I’m sorry to disappoint you, but spirits don’t move the pointer on a Ouija board – well, not directly, anyway. We’ll get to that shortly.
Ouija boards come in a wide variety of styles, classic and modern. They all have letters, probably numbers, and maybe words and symbols too. Here’s mine, based on the familiar William Fuld design:
You’ll see that this one was marketed by the games manufacturers Waddingtons. It was sold in high street shops as a toy, in the late Sixties, and got them into a great deal of trouble, mainly from religious groups. It was quickly withdrawn from sale. I’ve blanked out the central window of the pointer (it originally had a nail in the hole in the middle) because the design is otherwise ambiguous; do you look through the window or at the tip of the pointer?
The pointer is referred to in the instructions as a “mysterious message indicator”. Sometimes the term planchette is used, but strictly that refers to an earlier device of a similar shape, with a pencil at the tip and castors at the rear corners.
Spiritualism began with the Fox sisters, whose spirits communicated by raps. This was a slow process, so later Spiritualists used automatic writing, either by directly holding a pencil or with a planchette. Unless a medium is particularly gifted, automatic writing is likely to produce illegible gibberish, so mediums moved on to using an upturned wine glass with paper letters on a smooth table and eventually marketed Ouija boards especially designed for the purpose.
As I said at the beginning, spirits do not directly move the pointer, wine glass or planchette. All the above techniques are automatisms; they work through what is now known as ideomotor responses – automatic, involuntary muscular movements which are controlled by the unconscious mind (“UCM”). Dowsing instruments such as pendulums are also automatisms and work in a similar way.
This is not, however, a full explanation. Automatisms certainly reveal information from the UCM, but this leaves open the question of how that information entered the UCM. There are several possibilities, which I’ll discuss with specific reference to the Ouija board.
This is the conventional explanation – the UCM is communicating symbolically, either by making up a story from its contents, or by regurgitating or modifying one previously read or heard but forgotten – cryptomnesia. Jung’s idea of the Collective Unconscious could be brought in too. This type of explanation certainly accounts for many cases – but not all of them.
A more promising explanation is that information enters the UCM through telepathy – direct mind-to-mind communication without the use of the known senses. This could be from other sitters at the table working the pointer, from onlookers – or it could be from spirits.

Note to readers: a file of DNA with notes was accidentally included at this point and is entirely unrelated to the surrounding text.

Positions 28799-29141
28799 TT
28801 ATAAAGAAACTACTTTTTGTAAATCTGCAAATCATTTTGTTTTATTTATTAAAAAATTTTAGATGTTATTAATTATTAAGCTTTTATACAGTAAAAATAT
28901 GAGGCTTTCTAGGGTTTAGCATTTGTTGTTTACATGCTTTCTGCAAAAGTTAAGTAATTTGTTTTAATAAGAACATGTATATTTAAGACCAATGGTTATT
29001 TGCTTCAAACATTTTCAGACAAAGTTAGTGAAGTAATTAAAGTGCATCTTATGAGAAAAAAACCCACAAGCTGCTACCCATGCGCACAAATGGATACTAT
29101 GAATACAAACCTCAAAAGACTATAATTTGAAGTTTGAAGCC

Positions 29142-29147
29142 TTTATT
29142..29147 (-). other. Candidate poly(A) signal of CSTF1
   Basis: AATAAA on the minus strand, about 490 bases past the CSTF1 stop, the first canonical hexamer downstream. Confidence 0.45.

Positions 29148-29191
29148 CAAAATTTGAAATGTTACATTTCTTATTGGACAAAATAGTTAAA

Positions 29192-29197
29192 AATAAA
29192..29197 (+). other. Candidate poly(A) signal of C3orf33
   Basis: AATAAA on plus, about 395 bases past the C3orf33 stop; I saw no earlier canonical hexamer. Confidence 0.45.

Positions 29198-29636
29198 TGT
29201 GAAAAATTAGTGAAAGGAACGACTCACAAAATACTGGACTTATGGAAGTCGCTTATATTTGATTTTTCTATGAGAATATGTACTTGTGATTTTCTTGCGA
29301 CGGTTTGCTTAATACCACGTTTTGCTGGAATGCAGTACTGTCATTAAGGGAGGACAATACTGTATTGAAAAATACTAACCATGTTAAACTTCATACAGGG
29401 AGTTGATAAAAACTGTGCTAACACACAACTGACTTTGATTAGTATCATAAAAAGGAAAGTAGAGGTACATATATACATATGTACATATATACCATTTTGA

The board could conceivably be communicating details of the past life of one of the sitters, or one of the onlookers through telepathy. I don’t want to go into past life theories in any depth here, but the main explanations for a genuine past life would have to be either reincarnation or genetic memory.
This is the sceptic’s get-out-of-jail-free card. When faced with communications giving information which can’t be explained away by cryptomnesia or through other “normal” (i.e. non-paranormal) channels, a sceptic who rejects the idea that human consciousness can survive bodily death will resort to the “Super-ESP” hypothesis. He will argue that the information has entered the UCM through Extrasensory Perception – not just telepathy from someone in the room, but from a living person anywhere in the world, or from a book or other object (clairvoyance) – also anywhere in the world. He could also argue that this information could come from the future (precognition), the past (retrocognition) or from some universal memory bank. Many modern psychical researchers feel that this sort of explanation is more far-fetched than the simpler one of belief in spirit communication, and in any case there is no evidence that ESP is this powerful.
Whether or not a Ouija board is communicating with spirits – evil or otherwise – or simply with the contents with our unconscious minds, great care should be taken when using one. Our UCMs contain some pretty unpleasant material. Sessions should always begin with a prayer to an appropriate deity or by setting up another form of psychic protection, and any entities summoned need to be properly dismissed at the end – treat them as “real” even if they may not be. Also take any information or advice received with a very large pinch of salt – you don’t know where it’s coming from.
So, how does a Ouija board work? Well, the pointer is certainly moved by ideomotor responses from the sitters – but does it spell out messages from spirits? The answer is clearly “no” in some cases – but in others it may be “perhaps”. I don’t think we’ll ever be able to “prove” that spirit communication exists, because the sceptic can always fall back on the Super-ESP hypothesis (however unlikely) – but there’s strong evidence in some published cases of automatic writing. In the end it’s going to be subjective – is the evidence strong enough to satisfy you?